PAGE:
"I would have to conduct my own testing. My lab results consistently show an ability to saturate RAM bandwidth on DDR2 systems. Your results smell like an issue with RAM bandwidth, especially considering that's where you're pulling your I/O. I will look to retry by placing the I/o on a Micron p420M PCI-E SSD instead."
This implies you are asserting that running virtualized causes a substantial overhead on memory I/O, otherwise saturating memory I/O shouldn't matter. I'm open to the idea that the biggest overhead manifests on loads sensitive to memory bandwidth, although measuring memory bottleneck independently of the CPU bottlenecking isn't trivial.
"I also disagree with your assessment regarding near/far cores on NUMA setups. Just because the hypervisor can obfuscate this for guest OSes doesn't mean you should let it do so for all use cases. If and when you have one of those corner case workloads where it is going to hammer the CPUs ina highly parallel fashion with lots of shared memory between then you need to start thinking about how you are assigning cores to your VMs."
In some cases you may not have much of a choice, if you need more cores for a VM than a single physical socket has on it. For other cases, maybe you could get a little more mileage out of things by manually specifying the CPU socket/core/thread geometry - if your hypervisor supports that. I'd be interested to see your measurements on how much difference this makes on top of pinning the cores.
"Hypervisors can dedicate cores. They can also assign affinity in non-dedicated circumstances. So when I test something that I know is going to be hitting the metal enough to suffer from the latency of going across to fetch memory from another NUMA node I start restricting where that workload can play. Just like I would in production."
Sure you can, but testing with a simple base-line use-case where you have one host and one big VM seems like a good place to start assessing the least bad case scenario on the overhead. As you add more VMs and more arbitration of what runs where, the overhead is only going to go up rather than down.
I'm not even saying that the overhead matters in most cases - my workstation at home is dual 6-core Xeon with two GTX780Ti GPUs (and an additional low spec one), split up using Xen into three workstations, of which two are gaming capable. With the two gaming spec virtual machines having a dedicated GPU and pinned 3 cores / 6 threads, both on the same physical socket (but no overlap on the CPUs). The performance is good enough for any game I have thrown at it, even though I am running at 3840x2400 (T221). So clearly even for gaming type loads this kind of a setup is perfectly adequate, even though it is certainly not overhead-free. It is "good enough".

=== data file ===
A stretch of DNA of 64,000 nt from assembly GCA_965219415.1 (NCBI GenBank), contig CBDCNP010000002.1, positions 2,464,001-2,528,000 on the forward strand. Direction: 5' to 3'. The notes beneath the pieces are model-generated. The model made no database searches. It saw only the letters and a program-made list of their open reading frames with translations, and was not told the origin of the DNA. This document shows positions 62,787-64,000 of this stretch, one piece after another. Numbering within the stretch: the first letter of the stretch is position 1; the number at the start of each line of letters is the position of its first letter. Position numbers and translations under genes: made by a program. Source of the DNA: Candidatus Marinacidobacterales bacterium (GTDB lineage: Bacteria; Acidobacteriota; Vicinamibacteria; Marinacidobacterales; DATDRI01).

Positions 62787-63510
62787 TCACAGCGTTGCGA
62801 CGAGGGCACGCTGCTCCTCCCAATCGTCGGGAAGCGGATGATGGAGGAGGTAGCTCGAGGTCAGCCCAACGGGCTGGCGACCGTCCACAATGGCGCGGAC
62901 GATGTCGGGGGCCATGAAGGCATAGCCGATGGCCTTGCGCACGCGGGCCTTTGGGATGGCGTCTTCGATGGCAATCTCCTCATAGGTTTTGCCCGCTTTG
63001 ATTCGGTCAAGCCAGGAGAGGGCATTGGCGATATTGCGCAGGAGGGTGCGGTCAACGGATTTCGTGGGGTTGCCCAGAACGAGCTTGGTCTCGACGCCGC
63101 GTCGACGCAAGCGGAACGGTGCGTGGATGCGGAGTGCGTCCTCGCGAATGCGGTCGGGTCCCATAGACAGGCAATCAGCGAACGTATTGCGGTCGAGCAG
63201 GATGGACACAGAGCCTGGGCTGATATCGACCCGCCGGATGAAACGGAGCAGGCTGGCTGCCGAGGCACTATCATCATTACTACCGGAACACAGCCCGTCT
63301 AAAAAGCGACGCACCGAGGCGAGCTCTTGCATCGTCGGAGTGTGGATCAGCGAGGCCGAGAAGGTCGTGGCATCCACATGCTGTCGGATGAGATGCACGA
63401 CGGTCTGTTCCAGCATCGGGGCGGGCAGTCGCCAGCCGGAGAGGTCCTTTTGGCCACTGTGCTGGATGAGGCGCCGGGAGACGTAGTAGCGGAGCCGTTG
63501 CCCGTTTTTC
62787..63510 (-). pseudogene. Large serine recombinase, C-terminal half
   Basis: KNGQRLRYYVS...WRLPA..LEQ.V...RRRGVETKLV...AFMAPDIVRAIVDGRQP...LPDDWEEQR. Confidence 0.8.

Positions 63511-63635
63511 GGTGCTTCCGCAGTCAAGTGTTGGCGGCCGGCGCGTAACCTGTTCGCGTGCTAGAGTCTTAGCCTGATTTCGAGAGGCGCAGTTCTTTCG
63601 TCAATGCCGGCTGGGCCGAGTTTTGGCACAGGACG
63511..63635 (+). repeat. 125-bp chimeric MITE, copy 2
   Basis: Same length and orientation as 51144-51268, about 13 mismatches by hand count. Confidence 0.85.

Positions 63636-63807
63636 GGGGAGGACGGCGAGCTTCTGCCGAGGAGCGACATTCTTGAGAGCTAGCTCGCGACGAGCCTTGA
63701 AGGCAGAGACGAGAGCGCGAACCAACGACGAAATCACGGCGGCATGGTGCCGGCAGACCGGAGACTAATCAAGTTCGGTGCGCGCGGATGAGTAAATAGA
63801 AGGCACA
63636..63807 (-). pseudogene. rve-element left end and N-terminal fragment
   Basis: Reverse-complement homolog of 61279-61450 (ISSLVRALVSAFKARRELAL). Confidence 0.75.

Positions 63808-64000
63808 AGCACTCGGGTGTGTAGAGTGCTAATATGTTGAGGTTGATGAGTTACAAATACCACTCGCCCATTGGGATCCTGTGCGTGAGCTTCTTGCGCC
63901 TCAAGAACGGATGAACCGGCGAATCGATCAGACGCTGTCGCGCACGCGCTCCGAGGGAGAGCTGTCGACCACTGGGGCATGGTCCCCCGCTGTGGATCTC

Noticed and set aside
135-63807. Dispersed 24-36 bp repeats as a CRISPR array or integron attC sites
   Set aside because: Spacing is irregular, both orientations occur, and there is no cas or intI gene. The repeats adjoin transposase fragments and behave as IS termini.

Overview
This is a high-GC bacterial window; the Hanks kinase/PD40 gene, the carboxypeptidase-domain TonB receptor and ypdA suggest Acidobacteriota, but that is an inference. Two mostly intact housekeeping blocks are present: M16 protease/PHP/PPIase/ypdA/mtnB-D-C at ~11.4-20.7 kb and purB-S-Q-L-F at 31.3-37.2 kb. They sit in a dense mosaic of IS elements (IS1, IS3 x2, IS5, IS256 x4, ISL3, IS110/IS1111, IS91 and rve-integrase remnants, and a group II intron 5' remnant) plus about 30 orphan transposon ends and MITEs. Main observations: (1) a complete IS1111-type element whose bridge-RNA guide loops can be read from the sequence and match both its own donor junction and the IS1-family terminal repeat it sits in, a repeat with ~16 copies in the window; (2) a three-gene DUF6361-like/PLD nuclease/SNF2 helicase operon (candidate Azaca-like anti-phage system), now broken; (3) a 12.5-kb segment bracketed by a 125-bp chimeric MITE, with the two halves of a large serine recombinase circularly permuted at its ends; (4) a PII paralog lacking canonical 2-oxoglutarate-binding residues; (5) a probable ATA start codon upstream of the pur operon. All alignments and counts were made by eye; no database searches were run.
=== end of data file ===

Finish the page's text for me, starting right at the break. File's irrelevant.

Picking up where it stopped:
But in a heavily loaded production database server you don't necessarily have the luxury of being able to sacrifice any performance for the sake of convenience.
"Frankly, I'd also start asking pointed questions about why such workloads are running on a CPU at all, and can't I just feed the thing a GPU and be done with it?"
That's all well and good if you are running custom code you can write yourself. Meanwhile, the real world is depressingly bogged down in legacy and off-the-shelf applications, very few of which come with GPU offload, and most of which wouldn't benefit due to the size of data they deal with (if you PCIe bandwidth is typically lower than RAM bandwidth, so once your data doesn't fit into VRAM you are often better off staying on the CPU).
"That makes me very curious where the tipping point between my workloads and your simulation is."
Databases are a fairly typical worst-case scenario when it comes to virtualization. If you have a large production database server, you should be able to cobble together a good test case. Usually 100GB or so of database and 20-30GB of captured general log works quite well, if your queries are reasonably optimized. Extract SELECT queries from your general log (percona toolkit somes with tools to do this, but I find they are very broken in most versions, so I just wrote my own general log extractor and session generator that just throws SELECTs into separate files on a round-robin basis). You will need to generate at least twice as many files as you have threads in your test configuration (e.g. 24 files for a single 6-core/12-thread Xeon). You then replay those all in parallel, and wait for them to complete. Run the test twice, and record the time of the second run (so the buffer pools are primed by the first run). Then repeat the same with a VM with the same amount of RAM and same number of CPU cores/threads (restrict the RAM amount on bare metal with mem= kernel parameter, assuming you are testing on Linux). This should give you a reasonably good basis for comparison. Depending on the state of tune of your database, how well indexed your queries are, and how much it all ends up grinding onto disks, I usually see a difference of somwhere in the 35%-44% ball park. Less optimized, poorly indexed DBs show a lower performance hit because they end up being more disk I/O bottlenecked.